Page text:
While FaZe Banks has vehemently denied that FaZe Clan broke any laws with their signing of Fortnite streamer H1ghsky1, there are many questions that loom large over the organization in the weeks ahead.
As part of the ongoing legal dispute between Fortnite player Turner 'Tfue' Tenney and esports organisation FaZe Clan it was alleged that FaZe had signed an eleven-year-old to their roster and lied about his age to the general public. Given the rare nature of players around this age bracket being signed to professional teams, it was quickly deduced that this referred to the young Fortnite player Patrick 'H1ghsky1' [surname redacted].
Publicly the player and members of FaZe clan had misrepresented his age as being thirteen, the minimum age required to stream on Twitch and to compete in Epic Games events.
A report from esports website Upcomer by Kevin Hitt confirmed that he was indeed eleven at the time of signing with FaZe. This resulted in the player having his Twitch account terminated and him having to stream on YouTube, where children under thirteen are allowed to broadcast with adult supervision. During his first stream on the platform he admitted to having lied about his age and apologized for doing so. While Twitch does not comment on individual bans publicly, Epic Games issued a statement to gaming website Polygon that said the player would not receive outstanding prize money for tournaments he had competed in. FaZe chose not to issue an official statement regarding the matter.
The question quickly turned to whether or not that FaZe had broken any laws in signing the youngster to their organisation. Publicly Richard Bengtson, AKA Ricky Banks, the Chief Operating Officer has denied that any unlawful activity took place surrounding the signing of the minor and has gone so far as to stake $10,000 of his own money (alongside another $10,000 put forward by Youtuber Daniel “Keemstar” Keem) that no one will be able to prove otherwise.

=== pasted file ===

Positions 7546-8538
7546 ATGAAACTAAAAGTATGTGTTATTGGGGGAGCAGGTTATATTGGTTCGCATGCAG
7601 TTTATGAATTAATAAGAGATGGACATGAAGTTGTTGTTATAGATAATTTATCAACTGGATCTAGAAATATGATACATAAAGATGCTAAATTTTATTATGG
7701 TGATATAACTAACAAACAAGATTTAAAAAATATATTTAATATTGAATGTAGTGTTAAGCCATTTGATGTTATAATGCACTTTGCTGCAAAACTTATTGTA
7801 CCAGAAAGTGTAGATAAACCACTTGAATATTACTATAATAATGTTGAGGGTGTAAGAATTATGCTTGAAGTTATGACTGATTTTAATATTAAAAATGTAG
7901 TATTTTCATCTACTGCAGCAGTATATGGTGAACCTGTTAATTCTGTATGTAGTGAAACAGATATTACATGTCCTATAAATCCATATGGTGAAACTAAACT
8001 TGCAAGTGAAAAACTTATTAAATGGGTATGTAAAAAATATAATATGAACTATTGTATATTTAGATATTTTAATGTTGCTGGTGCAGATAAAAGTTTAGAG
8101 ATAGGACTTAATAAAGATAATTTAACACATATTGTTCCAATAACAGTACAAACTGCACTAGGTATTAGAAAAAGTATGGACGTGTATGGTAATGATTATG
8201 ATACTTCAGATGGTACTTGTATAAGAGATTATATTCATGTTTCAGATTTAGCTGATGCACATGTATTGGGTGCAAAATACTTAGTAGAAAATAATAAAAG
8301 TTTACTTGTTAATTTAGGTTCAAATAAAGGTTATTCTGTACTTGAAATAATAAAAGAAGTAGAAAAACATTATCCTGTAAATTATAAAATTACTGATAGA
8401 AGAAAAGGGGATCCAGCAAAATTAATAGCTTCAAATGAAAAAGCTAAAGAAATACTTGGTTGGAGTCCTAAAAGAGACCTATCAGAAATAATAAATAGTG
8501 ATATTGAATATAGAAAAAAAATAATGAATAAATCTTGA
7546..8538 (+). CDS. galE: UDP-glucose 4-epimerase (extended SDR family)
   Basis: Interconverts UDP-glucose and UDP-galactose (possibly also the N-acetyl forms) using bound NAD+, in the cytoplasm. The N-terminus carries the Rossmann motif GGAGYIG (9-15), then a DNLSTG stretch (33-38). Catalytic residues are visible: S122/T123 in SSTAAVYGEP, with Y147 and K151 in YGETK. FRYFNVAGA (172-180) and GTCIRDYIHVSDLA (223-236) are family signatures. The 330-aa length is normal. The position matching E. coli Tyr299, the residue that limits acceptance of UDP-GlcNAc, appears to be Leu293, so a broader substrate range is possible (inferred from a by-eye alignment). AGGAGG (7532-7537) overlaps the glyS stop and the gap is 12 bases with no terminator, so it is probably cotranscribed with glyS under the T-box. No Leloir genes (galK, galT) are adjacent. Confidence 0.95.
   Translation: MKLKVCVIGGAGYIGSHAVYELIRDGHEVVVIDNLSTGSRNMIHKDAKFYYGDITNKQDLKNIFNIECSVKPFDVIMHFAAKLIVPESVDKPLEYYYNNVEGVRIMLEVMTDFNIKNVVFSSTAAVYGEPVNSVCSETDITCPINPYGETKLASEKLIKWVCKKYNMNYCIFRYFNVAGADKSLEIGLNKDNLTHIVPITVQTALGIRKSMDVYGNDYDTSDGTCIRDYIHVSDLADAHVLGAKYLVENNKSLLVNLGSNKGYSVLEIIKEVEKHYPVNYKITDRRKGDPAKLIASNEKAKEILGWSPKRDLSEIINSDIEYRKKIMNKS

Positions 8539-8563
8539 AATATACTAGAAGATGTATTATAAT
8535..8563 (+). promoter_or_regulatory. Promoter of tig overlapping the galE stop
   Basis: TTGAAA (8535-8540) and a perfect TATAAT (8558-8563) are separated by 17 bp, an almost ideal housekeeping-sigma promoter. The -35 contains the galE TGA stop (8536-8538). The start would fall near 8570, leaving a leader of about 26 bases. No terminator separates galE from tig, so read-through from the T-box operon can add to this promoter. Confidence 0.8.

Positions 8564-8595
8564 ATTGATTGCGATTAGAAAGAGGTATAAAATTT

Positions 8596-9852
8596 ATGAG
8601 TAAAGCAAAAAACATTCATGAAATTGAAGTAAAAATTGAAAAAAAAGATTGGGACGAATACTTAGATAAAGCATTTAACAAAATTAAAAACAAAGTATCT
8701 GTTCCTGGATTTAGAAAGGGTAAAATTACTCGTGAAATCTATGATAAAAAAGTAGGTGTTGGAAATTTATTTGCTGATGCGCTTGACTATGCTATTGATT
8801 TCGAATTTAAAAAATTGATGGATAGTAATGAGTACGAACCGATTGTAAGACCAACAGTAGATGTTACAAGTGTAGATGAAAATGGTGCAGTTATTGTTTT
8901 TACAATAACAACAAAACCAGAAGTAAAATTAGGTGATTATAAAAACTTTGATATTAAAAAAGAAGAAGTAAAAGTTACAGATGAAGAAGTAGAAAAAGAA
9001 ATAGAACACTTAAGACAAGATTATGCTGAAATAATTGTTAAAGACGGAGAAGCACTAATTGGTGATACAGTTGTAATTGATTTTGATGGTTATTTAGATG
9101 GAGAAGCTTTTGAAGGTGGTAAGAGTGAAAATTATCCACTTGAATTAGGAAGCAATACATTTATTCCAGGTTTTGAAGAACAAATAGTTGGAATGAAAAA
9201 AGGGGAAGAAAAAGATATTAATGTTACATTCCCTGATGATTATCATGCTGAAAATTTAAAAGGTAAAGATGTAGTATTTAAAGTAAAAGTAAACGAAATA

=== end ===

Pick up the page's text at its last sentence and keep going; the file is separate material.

This claim has already been contested in the initial legal complaint made by Tenney’s team, which stated that this was a violation of California Labor Code 1700.36. That code reads:
“No talent agency shall accept any application for employment made by or on behalf of any minor, as defined by subdivision (c) of Section 1286, or shall place or assist in placing any such minor in any employment whatever in violation of Part 4 (commencing with Section 1171).”
The California Labor Code defines a minor as “any person under the age of 18 years who is required to attend school” as well as other specific examples
In addition to this in documents Dexerto obtained from the California Labor Commission, it clearly states that for entertainment purposes a child under twelve years old would require a special permit in order to fulfill his labor obligations. The documents read state clearly that according to California law, and by extension Federal law, children under twelve are “not Permitted to Work except in the entertainment industry on permits issued by the Labor Commissioner.”
It adds that there are exemptions for “any self-employed minor; newscarriers self-employed on a regular route to deliver newspapers to consumers (newscarriers must be at least 12 years of age); casual work in private homes such as babysitting, lawnmowing, leaf raking, etc.; Employment by parent/guardian indomestic labor on or in connection with premises the parent/guardian owns, operates or controls. NOTE: Parent/guardians may not employ their minor children in manufacturing, mercantile or other enterprises without work permits. Except as noted, parent employers are subject to all occupational restrictions.”